This principle is highlighted in an incident recorded in the Gemarra . A dispute arose as to the kashrut of a certain oven. While the majority of the Sanhedrin ruled that the oven was kosher, Rabbi Eliezer dissented. He brought multiple supernatural, miraculous proofs to his argument that God Himself agreed with him. But the Sages’ final argument won out, “לא בשמים היא/It [the Torah] is no longer in heaven,” and therefore the halachic interpretation is the responsibility of the Sages of the day. On the sixth of Sivan, when Hashem agreed to Moshe’s argument, Hashem validated the authority of the Rabbinical leaders to be the arbiters of Torah law in every generation. These are the crowns that Hashem was affixing to the letters of the Torah before He “sent” it to earth.

It is in this vein that Rabbi Schlesinger interprets a seemingly peculiar sentence in our Seder Haggadah: “If He had not given us the Torah… it would have sufficed us.” What Rabbi Schlesinger understands is that if Hashem had not given permission and authority to our Sages to be the decisors of  Torah law, had kept that authority in heaven, it would have sufficed. It is that original, higher light that is revealed annually on the sixth of Sivan.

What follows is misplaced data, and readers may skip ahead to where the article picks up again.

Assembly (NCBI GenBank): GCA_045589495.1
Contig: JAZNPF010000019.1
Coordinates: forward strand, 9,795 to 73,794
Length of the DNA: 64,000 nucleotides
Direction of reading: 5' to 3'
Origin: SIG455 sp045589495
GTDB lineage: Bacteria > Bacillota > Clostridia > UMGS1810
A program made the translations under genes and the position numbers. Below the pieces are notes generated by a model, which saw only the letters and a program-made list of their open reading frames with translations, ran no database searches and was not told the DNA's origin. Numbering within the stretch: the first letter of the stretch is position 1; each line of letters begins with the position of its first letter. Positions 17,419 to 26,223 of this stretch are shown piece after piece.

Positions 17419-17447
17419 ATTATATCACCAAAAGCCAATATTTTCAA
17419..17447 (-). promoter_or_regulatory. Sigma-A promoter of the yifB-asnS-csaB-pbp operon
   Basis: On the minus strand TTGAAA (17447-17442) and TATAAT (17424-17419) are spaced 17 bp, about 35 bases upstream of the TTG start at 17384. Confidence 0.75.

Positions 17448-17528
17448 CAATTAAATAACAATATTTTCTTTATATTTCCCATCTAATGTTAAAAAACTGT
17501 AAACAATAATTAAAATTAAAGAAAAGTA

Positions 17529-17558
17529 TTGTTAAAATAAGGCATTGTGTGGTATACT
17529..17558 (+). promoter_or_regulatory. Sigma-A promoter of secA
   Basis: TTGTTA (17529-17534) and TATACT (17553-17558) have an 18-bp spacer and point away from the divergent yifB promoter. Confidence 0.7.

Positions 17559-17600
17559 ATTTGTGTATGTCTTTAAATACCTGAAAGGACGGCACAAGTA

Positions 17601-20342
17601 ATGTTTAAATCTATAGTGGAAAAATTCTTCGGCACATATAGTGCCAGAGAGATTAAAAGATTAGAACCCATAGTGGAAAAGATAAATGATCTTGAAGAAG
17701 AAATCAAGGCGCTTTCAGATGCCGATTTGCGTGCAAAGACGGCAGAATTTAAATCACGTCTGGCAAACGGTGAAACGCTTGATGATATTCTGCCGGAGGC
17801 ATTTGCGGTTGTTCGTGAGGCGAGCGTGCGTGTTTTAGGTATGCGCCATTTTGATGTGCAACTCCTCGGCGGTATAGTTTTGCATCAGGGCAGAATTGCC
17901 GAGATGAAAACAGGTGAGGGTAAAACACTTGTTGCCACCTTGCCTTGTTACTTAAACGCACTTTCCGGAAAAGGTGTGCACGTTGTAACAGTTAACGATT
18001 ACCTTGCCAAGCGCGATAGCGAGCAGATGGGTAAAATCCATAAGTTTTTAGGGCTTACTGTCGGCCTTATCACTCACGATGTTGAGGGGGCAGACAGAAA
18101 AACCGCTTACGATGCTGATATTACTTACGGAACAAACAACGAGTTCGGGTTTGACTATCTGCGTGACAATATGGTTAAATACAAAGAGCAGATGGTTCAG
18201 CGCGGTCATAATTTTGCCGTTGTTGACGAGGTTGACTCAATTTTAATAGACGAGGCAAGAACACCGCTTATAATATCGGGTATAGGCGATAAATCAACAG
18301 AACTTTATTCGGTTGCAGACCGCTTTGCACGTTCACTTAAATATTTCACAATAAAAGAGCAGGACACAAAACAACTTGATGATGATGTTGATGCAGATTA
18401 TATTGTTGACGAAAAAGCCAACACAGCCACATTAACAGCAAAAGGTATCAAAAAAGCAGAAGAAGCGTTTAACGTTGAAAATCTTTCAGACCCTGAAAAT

As there is our earthly sphere of existence, so is there a heavenly sphere. While a branch, a small portion of our neshamah exists within our bodies and animates us, the root of our souls exists in heaven. According to the Shvilei Pinchas, when Moshe Rabbenu was giving his final oration to Bnei Yisroel, he was referring to these two aspects of the human soul, “Hearken, o heavens, and I will speak; and may the earth hear the words of my mouth.” Perhaps our earthbound souls are mired in the stain of sin; let us appeal to the untarnished, pure root of our soul, the soul in heaven, to exert its pure influence on the earthly branch of soul within us so that it, too, will hear the words that will help us overcome our yetzer horo. Whether we speak to ourselves or we are trying to influence another, each of us has a sacred part that remains in heaven. Each of us must try to connect and sanctify the earthly soul to reflect the purity of the heavenly soul.